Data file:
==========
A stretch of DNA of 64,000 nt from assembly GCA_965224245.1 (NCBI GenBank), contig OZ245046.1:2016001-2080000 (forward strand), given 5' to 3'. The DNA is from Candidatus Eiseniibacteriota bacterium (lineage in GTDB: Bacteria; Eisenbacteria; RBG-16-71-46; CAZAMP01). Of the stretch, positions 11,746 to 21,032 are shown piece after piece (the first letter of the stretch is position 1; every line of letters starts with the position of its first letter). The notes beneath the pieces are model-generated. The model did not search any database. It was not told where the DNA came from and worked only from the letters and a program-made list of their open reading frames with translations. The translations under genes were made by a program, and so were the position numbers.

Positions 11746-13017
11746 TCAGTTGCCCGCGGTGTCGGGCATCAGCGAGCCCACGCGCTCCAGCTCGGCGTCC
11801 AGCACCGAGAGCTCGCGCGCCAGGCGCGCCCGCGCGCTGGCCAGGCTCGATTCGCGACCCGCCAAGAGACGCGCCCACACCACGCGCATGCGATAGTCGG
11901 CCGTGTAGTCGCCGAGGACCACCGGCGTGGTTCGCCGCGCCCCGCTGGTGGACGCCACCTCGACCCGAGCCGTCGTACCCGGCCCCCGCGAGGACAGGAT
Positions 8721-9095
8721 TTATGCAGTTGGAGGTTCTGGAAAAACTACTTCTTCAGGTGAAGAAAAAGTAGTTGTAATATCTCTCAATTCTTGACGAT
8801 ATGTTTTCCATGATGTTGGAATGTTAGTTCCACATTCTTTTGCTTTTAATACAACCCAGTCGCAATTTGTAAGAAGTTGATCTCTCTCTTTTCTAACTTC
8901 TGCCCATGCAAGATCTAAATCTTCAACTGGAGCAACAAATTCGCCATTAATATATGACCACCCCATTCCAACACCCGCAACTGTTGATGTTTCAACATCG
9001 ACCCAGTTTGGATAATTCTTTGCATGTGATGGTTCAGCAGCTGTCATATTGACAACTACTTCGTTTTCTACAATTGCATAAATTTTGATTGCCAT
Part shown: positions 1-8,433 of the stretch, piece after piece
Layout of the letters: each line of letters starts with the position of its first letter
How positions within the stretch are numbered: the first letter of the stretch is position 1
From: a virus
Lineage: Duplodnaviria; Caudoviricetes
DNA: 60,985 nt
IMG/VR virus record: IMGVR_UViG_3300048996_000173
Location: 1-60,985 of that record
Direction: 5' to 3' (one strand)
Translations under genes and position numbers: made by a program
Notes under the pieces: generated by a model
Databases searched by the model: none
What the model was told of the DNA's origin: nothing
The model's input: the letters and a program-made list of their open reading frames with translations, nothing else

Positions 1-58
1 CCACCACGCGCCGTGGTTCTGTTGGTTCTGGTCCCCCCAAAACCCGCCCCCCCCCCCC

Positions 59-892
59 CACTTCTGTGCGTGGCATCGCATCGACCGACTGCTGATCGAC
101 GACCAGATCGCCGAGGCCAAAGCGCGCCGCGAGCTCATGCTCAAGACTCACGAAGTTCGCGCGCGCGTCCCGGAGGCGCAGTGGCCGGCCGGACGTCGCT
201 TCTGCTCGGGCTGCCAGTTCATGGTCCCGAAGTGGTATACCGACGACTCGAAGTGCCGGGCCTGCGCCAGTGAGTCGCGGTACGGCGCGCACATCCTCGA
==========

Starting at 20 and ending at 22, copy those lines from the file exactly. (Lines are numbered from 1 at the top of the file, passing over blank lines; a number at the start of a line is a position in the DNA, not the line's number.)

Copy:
Translations under genes and position numbers: made by a program
Notes under the pieces: generated by a model
Databases searched by the model: none